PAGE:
Reflections of a new competence committee member

By: Linda Snell (@LindaSMedEd)

I recently became a member of a residency competence committee. Although I understand the theory behind a competence committee’s place in a program of assessment, and the need to collect, collate and interpret large quantities of varied assessment data on each trainee, it has only been since I joined the committee that I gained firsthand experience in the daily practicalities. Here are some reflections of my first months as a competence committee member.

Onboarding and orientation of competence committee members is essential. This should include the education concepts underlying competence committee, its purpose, and practical training in the platform used, and local processes of data review, analysis, and reporting. The role and responsibilities of the committee member should be clear.

Time is important. Preparation for competence committee meetings, reviewing assessments, and putting thought into their synthesis and interpretation, takes time. And reporting committee decisions back to trainees should be done in a timely manner.

The platform is a vital element – a good data management system can facilitate smooth committee functioning. Ideally each member can view data, dashboards and analytics on one easily accessible and usable program. It is also helpful to be able to share data during meetings, virtually or in person.

Qualitative data is at least as important as the numbers. The narrative can help make sense of the quantitative data. Read all narrative comments and look for patterns or common themes. This can be useful when writing progress reports.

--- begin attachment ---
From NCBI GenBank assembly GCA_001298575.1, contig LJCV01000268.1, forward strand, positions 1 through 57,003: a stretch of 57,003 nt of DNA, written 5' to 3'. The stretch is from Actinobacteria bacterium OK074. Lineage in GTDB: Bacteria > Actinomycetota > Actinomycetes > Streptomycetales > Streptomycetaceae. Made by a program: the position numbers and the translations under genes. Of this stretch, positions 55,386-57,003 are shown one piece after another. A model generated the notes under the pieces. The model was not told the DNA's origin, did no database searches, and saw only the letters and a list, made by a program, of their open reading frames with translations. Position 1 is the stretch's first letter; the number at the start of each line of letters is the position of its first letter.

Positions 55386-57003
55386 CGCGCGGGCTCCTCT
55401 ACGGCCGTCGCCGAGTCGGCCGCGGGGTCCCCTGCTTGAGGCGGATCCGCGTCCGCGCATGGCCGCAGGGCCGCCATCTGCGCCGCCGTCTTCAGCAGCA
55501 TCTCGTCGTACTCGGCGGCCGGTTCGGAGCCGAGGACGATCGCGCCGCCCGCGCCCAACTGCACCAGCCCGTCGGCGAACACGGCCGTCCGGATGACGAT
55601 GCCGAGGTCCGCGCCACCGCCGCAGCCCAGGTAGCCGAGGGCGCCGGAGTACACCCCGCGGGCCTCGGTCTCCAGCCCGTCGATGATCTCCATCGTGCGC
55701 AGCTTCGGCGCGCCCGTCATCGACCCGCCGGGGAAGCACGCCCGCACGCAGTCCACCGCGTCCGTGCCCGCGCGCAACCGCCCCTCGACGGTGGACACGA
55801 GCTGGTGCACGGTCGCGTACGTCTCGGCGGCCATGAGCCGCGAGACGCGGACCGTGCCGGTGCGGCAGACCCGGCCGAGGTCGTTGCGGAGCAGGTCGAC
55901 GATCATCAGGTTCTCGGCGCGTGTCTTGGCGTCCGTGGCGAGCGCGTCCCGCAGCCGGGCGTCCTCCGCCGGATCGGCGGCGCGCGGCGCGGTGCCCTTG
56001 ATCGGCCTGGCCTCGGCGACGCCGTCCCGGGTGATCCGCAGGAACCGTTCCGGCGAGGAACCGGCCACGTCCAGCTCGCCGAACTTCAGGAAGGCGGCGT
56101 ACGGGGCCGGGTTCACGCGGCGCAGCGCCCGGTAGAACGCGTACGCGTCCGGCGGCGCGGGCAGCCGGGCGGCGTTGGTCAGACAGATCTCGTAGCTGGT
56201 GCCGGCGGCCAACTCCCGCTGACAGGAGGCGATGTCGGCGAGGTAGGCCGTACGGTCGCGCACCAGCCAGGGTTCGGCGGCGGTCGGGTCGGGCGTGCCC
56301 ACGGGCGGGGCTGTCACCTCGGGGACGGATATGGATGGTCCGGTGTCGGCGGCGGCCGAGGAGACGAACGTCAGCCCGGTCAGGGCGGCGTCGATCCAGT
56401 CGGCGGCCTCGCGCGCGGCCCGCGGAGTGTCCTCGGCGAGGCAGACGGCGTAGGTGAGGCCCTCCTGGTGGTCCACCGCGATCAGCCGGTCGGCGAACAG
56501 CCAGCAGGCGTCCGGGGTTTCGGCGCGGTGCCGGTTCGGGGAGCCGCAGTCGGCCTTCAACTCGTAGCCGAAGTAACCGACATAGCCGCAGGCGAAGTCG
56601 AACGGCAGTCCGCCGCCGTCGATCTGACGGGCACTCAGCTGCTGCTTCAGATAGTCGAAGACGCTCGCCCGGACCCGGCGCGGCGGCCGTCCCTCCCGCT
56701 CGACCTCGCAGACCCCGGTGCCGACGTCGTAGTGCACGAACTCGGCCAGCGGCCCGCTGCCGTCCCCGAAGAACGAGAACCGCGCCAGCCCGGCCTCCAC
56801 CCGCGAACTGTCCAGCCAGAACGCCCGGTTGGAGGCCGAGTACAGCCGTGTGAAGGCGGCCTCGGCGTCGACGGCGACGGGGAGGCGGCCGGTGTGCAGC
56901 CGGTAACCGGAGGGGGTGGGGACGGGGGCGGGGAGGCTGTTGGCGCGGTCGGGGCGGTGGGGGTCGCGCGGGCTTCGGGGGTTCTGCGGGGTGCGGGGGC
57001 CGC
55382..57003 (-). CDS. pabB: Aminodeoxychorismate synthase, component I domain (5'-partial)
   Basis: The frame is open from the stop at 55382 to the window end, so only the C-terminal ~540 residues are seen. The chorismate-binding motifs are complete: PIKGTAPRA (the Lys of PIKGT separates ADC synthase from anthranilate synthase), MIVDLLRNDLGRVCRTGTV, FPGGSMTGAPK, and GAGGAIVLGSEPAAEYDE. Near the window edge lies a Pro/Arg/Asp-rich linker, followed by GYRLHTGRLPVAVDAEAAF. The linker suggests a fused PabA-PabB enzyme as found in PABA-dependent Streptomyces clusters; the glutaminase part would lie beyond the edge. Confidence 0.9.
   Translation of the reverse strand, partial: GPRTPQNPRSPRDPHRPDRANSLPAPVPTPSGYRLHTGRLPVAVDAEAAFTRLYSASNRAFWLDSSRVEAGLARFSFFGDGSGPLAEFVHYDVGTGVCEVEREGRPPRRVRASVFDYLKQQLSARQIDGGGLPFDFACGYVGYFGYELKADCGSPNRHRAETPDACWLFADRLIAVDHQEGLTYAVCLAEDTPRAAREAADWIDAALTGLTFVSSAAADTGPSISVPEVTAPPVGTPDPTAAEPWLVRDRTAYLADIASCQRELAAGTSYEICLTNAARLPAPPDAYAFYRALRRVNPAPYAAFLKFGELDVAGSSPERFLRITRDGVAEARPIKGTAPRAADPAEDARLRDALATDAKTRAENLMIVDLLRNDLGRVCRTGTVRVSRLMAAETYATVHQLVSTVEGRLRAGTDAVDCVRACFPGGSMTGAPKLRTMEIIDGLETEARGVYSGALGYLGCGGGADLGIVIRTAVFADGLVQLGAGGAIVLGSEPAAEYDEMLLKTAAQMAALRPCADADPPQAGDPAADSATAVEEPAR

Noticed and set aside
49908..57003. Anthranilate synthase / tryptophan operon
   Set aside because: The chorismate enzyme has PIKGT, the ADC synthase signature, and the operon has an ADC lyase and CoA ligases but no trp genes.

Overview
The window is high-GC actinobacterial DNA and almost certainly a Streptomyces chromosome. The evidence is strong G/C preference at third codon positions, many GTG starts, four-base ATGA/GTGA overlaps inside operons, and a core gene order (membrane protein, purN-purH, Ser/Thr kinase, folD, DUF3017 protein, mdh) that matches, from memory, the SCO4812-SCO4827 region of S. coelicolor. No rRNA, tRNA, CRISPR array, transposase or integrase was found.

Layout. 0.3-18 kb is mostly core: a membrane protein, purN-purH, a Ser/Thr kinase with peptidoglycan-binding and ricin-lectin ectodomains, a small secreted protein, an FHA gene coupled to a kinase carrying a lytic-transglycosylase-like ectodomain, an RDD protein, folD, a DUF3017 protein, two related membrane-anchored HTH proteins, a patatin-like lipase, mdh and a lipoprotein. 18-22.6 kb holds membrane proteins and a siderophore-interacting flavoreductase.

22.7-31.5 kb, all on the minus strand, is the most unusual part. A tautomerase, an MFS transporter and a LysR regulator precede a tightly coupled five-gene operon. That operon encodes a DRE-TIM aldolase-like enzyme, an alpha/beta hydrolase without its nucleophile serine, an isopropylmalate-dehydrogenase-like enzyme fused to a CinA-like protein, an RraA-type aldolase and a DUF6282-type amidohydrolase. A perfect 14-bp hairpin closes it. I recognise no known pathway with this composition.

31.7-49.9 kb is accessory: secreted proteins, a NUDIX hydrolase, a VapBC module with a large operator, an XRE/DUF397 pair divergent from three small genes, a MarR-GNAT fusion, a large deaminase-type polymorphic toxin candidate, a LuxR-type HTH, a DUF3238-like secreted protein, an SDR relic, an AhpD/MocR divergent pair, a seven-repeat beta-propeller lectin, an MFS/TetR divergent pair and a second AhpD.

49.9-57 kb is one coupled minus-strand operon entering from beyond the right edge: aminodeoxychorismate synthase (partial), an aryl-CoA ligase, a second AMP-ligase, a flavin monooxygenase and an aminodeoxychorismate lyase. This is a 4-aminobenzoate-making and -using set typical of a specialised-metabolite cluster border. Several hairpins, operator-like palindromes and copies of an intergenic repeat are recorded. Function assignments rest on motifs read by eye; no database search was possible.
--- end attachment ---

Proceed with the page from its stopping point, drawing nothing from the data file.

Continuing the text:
All members’ perspectives help. A discussion of issues with other committee members may bring out diverse opinions, new perspectives or interpretation and will serve to decrease the bias of a single assessor. Following a review of each learner, the chair can summarize the discussion or decision to ensure consensus. This is a good example of the saying ‘education is a group sport’!

Communicate the competence committee decision to the trainee clearly and promptly following the meeting. The decision should include feedback on where the trainee lies on the learning trajectory, achievements, strengths, areas to work on, modifications to training (if any) and a timeline. There should also be a mechanism to ensure learners read the decisions promptly and can ask questions.

Maintain the quality of the committee. Members should periodically reflect on the functioning of the committee and act for quality improvement. The process, technology, documents, and content should all be examined. Recording these activities will also be helpful for accreditation purposes.

Competence committees improve the validity of trainee assessment. The act of taking all observed and reported data, interpreting said data, and making formative an summative decisions from it, reminds me of Kane’s validity framework.

Competence committees not only contribute to trainee learning, but they can also enhance the education expertise of the members, improve the culture of assessment, and contribute to program excellence. Oh yes, I must also say, being a member of a well-functioning competence is great fun!

About the author: LINDA SNELL, MD, MHPE, FRCPC, MACP, FRCP (London), FCAHS, is a Professor of Medicine and Health Sciences Education at McGill University and Senior Clinician Educator at the Royal College of Physicians and Surgeons of Canada. 

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